On October 5, 1999, respondent’s CSE recommended that the student be classified as other health impaired, and receive speech/language therapy, counseling, and the services of a part-time aide while attending a regular education fourth grade class (Exhibit 45). At its request, an occupational therapy evaluation was performed. The evaluator recommended that the student receive 45 minutes of occupational therapy twice per week, and suggested that certain specialized devices such as a weighted lap pad, a T-stool, and a slant board be used (Exhibit 44). The student’s gross motor development was tested at BOCES on January 24, 2000 (Transcript p. 54; Exhibit 55). The testing indicated a very poor development quotient and gross motor skills well below average for the child’s age. The evaluator recommended that the student receive adaptive physical education twice a week on an individual basis, not within a class setting. This recommendation was discussed at a CSE meeting on February 15, 2000 (Exhibit 57).

        The student first attended respondent’s Homer Brink Elementary School (Homer Brink), where he was placed in a general education fourth grade class with a part-time aide, resource room services, adaptive physical education, speech/language therapy, counseling and occupational therapy services (Transcript p. 36). The teachers also developed an incentive/behavior program to help keep the student working toward daily goals, with specified incentives for successful completion of those goals (Transcript pp. 37, 51-52, 167; Exhibits 47, 48, 54, 71), and the school obtained an air cleaner to help address the student’s allergies (Transcript p. 50). In February 2000, the student transferred to respondent’s Maine Memorial School (Maine Memorial), where he received the same services (Transcript p. 28; Exhibit 71). The classroom and resource room teachers made many curriculum modifications and instructional adaptations to help the student (Exhibits 61, 71). However, after several months the student became stressed and his difficulties in class increased. The school recommended a 15:1 placement within the building, but on May 1, 2000, petitioners withdrew their son from the public school and the student was home schooled for the remainder of the school year with related services provided at Homer Brink (Exhibits 59, 60). As of the date of the hearing, the student had not returned to classes at a school building.

        Speech and language testing was administered on July 20, 2000, as part of the triennial review process (Exhibit 70). Respondent’s evaluator listed the results of testing that had been performed in March, April and July 2000, including the Test of Auditory Reasoning and Processing Skills (TARPS), the Clinical Evaluation of Language Fundamentals (CELF), the Listening Test, the Test of Auditory Perceptual Skills-Revised (TAPS-R), and the Goldman-Fristoe Test of Articulation. On the TARPS, the student achieved a standard score of 85. On the CELF, he achieved standard scores of 86 for receptive language and 94 for expressive language. The evaluator recommended continuing speech/language therapy, with an emphasis upon the student’s social skills.

        The school psychologist completed a psychological evaluation on August 3, 2000, also as part of the student’s triennial review (Exhibit 71). The evaluation recited the student’s long history of testing and evaluations, dating from 1992 when he was four years old. The school psychologist administered the WISC-III and Wechsler Individual Achievement Test (WIAT) assessments in July 2000, and also described the results of a number of student observations in her report (id.). She recommended that the student be placed in a smaller classroom environment, to reduce the need for pullout services and decrease his stress level caused by having many transitions during his school day. She also recommended continuation of related services of speech, adaptive physical education and occupational therapy, continued use of an air filtration system for allergy relief, use of the auditory trainer, and development of a specific behavior plan. For purposes of the triennial review, the occupational therapist also completed an annual review report (Exhibit 72). She noted regression in the student’s handwriting and trunk weakness over the past year (Exhibits 64, 72; Transcript p. 350), which she attributed to the number of changes and transitions over the school year (Exhibit 64; Transcript p. 351) but which could be caused by medical or neurological problems (Transcript p. 366). There was disagreement as to whether the results of the achievement tests indicated regression over the past year or were statistically comparable (Transcript p. 244).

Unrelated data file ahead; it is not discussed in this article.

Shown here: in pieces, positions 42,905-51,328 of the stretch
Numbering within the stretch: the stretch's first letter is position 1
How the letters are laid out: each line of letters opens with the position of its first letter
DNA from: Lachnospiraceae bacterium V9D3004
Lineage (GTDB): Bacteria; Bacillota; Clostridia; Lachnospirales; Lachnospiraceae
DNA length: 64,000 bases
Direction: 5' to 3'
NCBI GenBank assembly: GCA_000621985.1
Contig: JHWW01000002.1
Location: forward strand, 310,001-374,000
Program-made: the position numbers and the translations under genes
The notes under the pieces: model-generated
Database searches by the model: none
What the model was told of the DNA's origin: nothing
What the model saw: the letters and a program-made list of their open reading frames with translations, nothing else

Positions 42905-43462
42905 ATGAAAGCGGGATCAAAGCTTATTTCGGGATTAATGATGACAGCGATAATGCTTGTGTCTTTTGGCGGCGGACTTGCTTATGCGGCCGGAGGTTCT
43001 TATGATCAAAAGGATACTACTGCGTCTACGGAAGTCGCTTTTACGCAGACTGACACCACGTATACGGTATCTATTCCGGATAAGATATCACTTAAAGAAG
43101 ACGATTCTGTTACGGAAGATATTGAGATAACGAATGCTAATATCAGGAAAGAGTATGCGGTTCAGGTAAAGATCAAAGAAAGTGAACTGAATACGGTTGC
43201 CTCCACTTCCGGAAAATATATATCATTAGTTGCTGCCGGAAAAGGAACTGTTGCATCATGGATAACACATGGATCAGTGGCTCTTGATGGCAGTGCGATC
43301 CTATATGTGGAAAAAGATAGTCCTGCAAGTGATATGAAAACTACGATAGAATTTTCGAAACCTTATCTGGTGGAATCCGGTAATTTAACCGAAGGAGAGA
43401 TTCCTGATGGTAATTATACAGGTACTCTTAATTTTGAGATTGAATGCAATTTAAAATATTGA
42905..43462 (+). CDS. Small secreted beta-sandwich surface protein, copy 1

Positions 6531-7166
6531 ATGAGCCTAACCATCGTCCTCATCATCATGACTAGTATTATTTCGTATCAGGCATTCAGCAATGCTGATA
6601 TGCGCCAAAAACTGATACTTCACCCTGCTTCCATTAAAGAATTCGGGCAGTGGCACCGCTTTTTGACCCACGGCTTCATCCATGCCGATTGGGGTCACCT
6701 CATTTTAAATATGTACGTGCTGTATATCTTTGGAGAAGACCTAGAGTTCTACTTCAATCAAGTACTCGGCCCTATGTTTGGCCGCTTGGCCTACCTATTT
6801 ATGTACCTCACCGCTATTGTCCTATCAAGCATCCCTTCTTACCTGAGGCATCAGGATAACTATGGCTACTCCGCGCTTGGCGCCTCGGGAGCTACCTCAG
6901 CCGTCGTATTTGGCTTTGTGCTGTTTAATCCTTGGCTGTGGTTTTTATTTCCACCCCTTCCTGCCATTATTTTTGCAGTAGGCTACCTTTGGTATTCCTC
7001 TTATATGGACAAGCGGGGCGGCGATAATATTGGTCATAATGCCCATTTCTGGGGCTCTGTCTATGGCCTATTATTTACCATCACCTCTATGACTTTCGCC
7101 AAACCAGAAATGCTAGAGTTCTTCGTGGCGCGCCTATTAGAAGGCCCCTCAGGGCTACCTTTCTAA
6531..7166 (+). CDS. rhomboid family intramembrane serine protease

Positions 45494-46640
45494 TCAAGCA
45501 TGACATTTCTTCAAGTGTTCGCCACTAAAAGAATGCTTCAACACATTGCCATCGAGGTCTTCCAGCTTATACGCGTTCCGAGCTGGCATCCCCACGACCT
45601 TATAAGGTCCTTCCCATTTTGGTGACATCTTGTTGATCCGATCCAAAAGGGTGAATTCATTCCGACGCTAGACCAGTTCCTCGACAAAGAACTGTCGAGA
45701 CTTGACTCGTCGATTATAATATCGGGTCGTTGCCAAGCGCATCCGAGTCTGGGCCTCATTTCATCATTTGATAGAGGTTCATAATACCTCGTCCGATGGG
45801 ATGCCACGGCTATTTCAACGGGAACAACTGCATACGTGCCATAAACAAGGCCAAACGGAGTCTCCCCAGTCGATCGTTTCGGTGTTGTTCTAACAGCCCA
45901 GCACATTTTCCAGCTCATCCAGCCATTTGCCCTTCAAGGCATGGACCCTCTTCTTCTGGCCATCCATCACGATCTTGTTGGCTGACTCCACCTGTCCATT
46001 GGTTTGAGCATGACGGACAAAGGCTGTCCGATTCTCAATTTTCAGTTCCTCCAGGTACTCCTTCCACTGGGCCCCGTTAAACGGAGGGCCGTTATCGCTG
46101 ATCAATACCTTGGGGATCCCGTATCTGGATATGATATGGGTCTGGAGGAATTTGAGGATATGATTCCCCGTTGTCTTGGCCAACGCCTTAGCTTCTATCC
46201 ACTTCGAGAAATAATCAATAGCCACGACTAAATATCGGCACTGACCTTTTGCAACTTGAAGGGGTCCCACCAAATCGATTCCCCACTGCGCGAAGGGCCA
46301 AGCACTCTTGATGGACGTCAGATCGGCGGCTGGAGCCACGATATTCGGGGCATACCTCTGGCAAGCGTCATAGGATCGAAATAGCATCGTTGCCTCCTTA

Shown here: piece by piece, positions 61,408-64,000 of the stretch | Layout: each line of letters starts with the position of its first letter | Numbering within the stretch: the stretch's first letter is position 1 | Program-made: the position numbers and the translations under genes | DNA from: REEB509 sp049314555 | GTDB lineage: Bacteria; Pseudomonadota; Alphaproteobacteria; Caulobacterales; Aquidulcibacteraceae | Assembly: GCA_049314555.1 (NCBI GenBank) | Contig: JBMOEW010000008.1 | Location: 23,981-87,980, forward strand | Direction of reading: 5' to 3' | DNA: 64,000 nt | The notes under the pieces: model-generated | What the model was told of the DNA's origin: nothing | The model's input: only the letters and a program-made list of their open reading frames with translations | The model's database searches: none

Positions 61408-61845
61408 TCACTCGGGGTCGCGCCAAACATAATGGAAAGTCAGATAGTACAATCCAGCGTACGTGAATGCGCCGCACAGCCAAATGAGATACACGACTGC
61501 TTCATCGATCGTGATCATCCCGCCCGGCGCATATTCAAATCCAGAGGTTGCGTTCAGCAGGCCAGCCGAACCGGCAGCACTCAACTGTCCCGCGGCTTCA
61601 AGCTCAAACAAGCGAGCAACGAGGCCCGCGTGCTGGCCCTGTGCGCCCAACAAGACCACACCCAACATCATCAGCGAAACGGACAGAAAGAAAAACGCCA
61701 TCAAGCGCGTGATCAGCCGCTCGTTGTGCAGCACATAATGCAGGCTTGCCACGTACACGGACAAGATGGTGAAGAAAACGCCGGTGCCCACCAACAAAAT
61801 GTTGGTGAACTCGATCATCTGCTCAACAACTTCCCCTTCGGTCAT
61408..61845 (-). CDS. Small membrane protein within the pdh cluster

The various evaluations and recommendations were discussed at a CSE meeting on August 4, 2000 (Exhibit 74). Petitioners disagreed with the school psychologist’s recommended change of placement to a smaller, 15:1 self-contained class (Exhibits 76, 82). Petitioners requested mediation by letter dated August 7, 2000 (Exhibit 76), and on August 21, 2000 they filed a request for a due process hearing (Exhibit 77) to challenge the proposed placement in to the 15:1 class. The request for a hearing was withdrawn on September 29, 2000 (Exhibit 80).

        On November 27, 2000, petitioners requested that the school district pay for an independent evaluation of the student to be conducted by the All Kinds of Minds Institute (the Institute) in North Carolina (Exhibit 82). They asserted that a more extensive evaluation was necessary to determine a proper placement for their son. The school district denied the request for an independent evaluation (Exhibit 95), and petitioners requested an impartial hearing on December 6, 2000 (Exhibit 83). The impartial hearing took place on February 2 and February 27, 2001.